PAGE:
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Subject:Re: active vs. passive voice From:Tim Mantyla <TimMantyla -at- nustep -dot- com> To:techwr-l -at- lists -dot- techwr-l -dot- com Date:Fri, 28 Mar 2008 15:00:46 -0400
We're a minority of at least three, Michael and Mike. I avoid passive
voice as much as possible. I rarely find a good reason to use it. The
usual reasons are laziness or failure to find the "actor" in the sentence.
An actor *is* pulling the strings in *every* sentence--or it's not a
Rule #1: Impress your readers with easy-to-grasp writing. "Keep it short,
sharp and punch." (Jack Valenti, former LBJ speechwriter)
1) Robicon provides software, [software name], to help employees
record vacation time.
2) Sometimes [software name] updates automatically. If so, the Auto
Update module pops up:
[image of Auto Update module]
Click on Next.
Type in your User ID and password in the dialog box that pops up:
[image of dialog box]
Also, "appears" and "displays" are puffy words for "opens," "shows,"
"brings up" or "pops up."
I love plain English and short sentences. Dialog boxes pop up. Everyone
knows it, but some think it's unprofessional to say so.
It's like saying "Avoid the appearance of impropriety," instead of "Don't
break the law. Make sure everyone can see what you're doing." The
*appearance* of impropriety??? Uhh....what about the *actual* impropriety?
Nobody mentions that. Come on, people! Say it to me straight.
Too bad we learned to say "I have to use the restroom/facilities" instead
of "I have to pee" like the British. Overuse of Latin is an American
addiction that masks basic acts we all have to do with a veneer of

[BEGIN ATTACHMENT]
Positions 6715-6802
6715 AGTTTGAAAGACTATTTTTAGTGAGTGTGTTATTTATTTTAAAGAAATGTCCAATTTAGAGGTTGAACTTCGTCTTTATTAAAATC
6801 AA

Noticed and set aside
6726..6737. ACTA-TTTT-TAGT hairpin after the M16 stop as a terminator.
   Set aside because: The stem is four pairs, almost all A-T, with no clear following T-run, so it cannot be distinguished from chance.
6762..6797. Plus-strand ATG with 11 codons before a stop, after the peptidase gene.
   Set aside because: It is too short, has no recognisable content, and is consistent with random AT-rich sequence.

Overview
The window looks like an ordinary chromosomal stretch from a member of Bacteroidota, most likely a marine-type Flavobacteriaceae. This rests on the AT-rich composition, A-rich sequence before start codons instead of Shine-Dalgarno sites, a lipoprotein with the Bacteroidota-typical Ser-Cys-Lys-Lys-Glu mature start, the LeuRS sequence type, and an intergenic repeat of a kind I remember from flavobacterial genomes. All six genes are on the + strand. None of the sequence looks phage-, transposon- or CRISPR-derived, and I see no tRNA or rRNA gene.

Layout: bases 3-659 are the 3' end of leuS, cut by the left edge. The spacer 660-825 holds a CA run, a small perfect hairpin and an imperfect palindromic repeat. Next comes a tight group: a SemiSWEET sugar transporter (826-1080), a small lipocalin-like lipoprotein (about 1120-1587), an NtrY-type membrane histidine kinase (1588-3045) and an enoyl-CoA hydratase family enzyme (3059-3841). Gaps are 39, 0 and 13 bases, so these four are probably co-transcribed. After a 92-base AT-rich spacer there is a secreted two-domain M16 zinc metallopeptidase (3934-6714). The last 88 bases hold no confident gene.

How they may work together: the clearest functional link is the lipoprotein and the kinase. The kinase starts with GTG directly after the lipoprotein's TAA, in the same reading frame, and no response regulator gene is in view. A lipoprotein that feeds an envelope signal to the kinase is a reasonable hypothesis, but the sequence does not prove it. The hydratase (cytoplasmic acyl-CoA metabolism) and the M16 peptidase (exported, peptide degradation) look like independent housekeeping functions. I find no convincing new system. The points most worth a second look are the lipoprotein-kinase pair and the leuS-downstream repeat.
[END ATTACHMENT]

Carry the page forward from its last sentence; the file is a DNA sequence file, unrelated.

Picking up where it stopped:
bulls**t. It's facetious, polysyllabic sophistication--to use Latin to
describe it. ;-)
My advice for Latin: Use it sparingly, and when trying to impress surgeons
and professors in an academic or medical job interview. After after you
get the job, shock them with plain English, except for specialized terms.
Shock them even more with feedback from people who love what you wrote and
understand it--after years of reading pap and gobbletygook. Shock your
support department with a downturn in user calls. Then crow about how much
money you saved the company on your resume and to your bosses.
> From: Mike Starr <mikestarr-techwr-l -at- writestarr -dot- com>
> Even though I'm in the minority (possibly even alone) in rejecting the
> MMOS received wisdom, I avoid passive voice by using a phrase like:
> "<product name> displays an Add User dialog box similar to the one shown
> From my perspective, it reads much better and is much easier for the
> user to understand when I use this type of phrase. It also give me the
> added benefit of eliminating captions and figure numbers.
> However, I also believe it's important that all members of a team use
> the same approach. Get together with your team, thrash it out and come
> to an agreement on which approach to use. If there's a team lead, that
> person should listen to all sides of the discussion with an open mind
> and make a decision. Incorporate that decision into your corporate
> documentation style guide and move on.
> Mike Starr WriteStarr Information Services
> Technical Writer - Online Help Developer - Technical Illustrator
> Graphic Designer - Desktop Publisher - MS Office Expert
> (262) 694-1028 - mike -at- writestarr -dot- com - http://www.writestarr.com
> Michelle Vina-Baltsas wrote:
...One writer > > insisted that the use of "is displayed" should not be
used because it is
> > in the passive voice. To be honest, my head was spinning so quickly
> > decided to refrain from offering my opinion. I did tell them I'd
> > investigate though.
> > Is the use of "is displayed" passive voice?
> > Thank you,
> > Michelle
> From: "Ronquillo, Michael" <mronquillo -at- equitrac -dot- com>
> I personally hate displayed as it reminds me of a store putting an item
> on display. My thinking is that shown or appears is better. Shown may be
> quite informal whereas appears could be formal.
> Michael Ronquillo
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